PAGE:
Considered to be one of the west coast’s premier cruising destinations, Desolation Sound abounds with both history and wildlife. On a recent trip with Discovery Marine Safaris and the Museum at Campbell River, we cruised over to this area from Campbell River, heading south and east, passing historic Cape Mudge Indian Reserve on Quadra Island and the Island’s lighthouse built in 1898. Captain Vancouver visited the Coast Salish living on Quadra in 1792, commenting that they “conducted themselves with the greatest civility and respect”.
Later, Quadra Island became an important centre of industry for logging, mining and fishing many years before central Vancouver Island became settled.
One of the most intriguing islands on the route is Mitlenatch. Now a wildlife sanctuary under the protection of BC Parks, it has the largest seabird colony in the Strait of Georgia. On our trip, we spotted many birds, sea lions and seals along the shore. Because of its unusual climate, Mitlenatch has unique flora and fauna like cactus, which is not found on other Gulf Islands. Sheep were once kept there despite the arid climate and it is thought that they must have found moisture in the moss to slake their thirst.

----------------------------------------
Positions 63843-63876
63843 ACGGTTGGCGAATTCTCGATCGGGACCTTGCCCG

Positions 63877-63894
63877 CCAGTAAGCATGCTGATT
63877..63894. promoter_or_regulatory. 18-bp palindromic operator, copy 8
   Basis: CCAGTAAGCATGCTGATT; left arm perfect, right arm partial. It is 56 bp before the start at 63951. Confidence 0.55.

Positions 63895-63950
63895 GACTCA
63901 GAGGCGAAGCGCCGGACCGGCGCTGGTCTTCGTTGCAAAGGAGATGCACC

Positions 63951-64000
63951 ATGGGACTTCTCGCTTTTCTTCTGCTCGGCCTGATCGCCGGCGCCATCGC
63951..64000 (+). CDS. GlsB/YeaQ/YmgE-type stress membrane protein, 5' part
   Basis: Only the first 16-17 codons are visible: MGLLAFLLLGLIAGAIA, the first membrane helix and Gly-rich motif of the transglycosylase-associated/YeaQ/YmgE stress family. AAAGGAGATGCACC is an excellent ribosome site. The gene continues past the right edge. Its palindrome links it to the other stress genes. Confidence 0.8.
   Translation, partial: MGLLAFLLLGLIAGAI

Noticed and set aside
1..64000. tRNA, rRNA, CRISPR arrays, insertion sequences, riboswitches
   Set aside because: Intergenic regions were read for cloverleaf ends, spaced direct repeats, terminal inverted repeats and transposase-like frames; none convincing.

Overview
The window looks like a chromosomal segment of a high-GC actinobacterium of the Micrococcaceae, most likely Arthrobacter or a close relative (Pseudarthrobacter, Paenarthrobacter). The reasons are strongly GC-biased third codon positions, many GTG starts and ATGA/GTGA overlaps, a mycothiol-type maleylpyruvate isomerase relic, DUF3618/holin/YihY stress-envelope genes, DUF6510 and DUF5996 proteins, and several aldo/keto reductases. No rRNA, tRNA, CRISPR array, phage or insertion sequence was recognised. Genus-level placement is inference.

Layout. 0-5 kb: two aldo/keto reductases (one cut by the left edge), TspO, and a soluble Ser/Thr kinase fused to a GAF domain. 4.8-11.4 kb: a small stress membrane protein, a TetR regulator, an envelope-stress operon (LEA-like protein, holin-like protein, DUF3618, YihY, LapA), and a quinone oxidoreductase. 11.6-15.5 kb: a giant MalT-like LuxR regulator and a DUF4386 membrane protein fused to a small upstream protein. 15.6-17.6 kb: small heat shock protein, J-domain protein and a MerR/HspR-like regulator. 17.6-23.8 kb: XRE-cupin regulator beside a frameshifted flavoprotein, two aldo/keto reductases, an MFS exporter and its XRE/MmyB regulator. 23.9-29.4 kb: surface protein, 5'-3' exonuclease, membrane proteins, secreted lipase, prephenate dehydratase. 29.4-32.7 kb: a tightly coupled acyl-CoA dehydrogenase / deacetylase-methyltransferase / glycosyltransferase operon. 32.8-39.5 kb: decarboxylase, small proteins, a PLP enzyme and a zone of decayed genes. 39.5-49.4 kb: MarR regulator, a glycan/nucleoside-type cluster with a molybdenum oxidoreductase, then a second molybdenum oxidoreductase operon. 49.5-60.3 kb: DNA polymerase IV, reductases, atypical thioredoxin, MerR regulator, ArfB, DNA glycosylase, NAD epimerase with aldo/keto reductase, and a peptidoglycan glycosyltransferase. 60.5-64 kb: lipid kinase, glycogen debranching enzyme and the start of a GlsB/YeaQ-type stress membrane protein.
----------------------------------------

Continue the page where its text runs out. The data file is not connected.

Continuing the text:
The next island ahead is Hernando, named for the Spanish explorer Hernando Cortes, for whom Cortes Island is also named. A private island, it is coveted for its lovely sandy beaches. Cruisers then pass by the Twin Islands, which were owned at one time by German royalty and made famous by visits from the British Royal yacht which once brought Queen Elizabeth to these wild isles.
Entering into Desolation Sound, it is difficult to believe that Captain Vancouver once proclaimed the area to be so dismal, that he named it as he did. With the vista of the snow capped Coastal Mountains to the east, the verdant landscape of West Redonda Island and picturesque Lewis Channel to the north, it represents the quintessential beauty of British Columbia’s west coast.
On the southern tip of West Redonda, the boat cruises into the sanctuary of Refuge Cove, long a boater’s safe haven. Today, it boasts a marina, fuel dock, general store, restaurant and art gallery. The Museum’s tour includes a stop for lunch here and an opportunity to get off the boat and wander around, taking in the quaint surroundings.
Heading back out into Lewis Channel, cruisers have an excellent view of Cortes Island and the settlement of Squirrel Cove to the west. One of the highlights of the trip is a chance to see and take pictures of gorgeous Cassel Falls on the west coast of West Redonda. On the way back, our group had the fortune to come upon a pod of several transient Killer Whales, identified by Discovery Marine Safaris’ staff. Always a delight, wild life viewing is often a part of every trip with the crew of Discovery Marine Safaris sharing their knowledge of where and when exotic marine mammals like whales are likely to appear along the route.
As these photos reveal, taking a camera along is a must! The Museum is offering three trips to Desolation Sound this year on Sundays in July and September. For the 2015 schedule see the following: http://crmuseum.ca/historic-boat-tours. Call 250-287-3103 to reserve.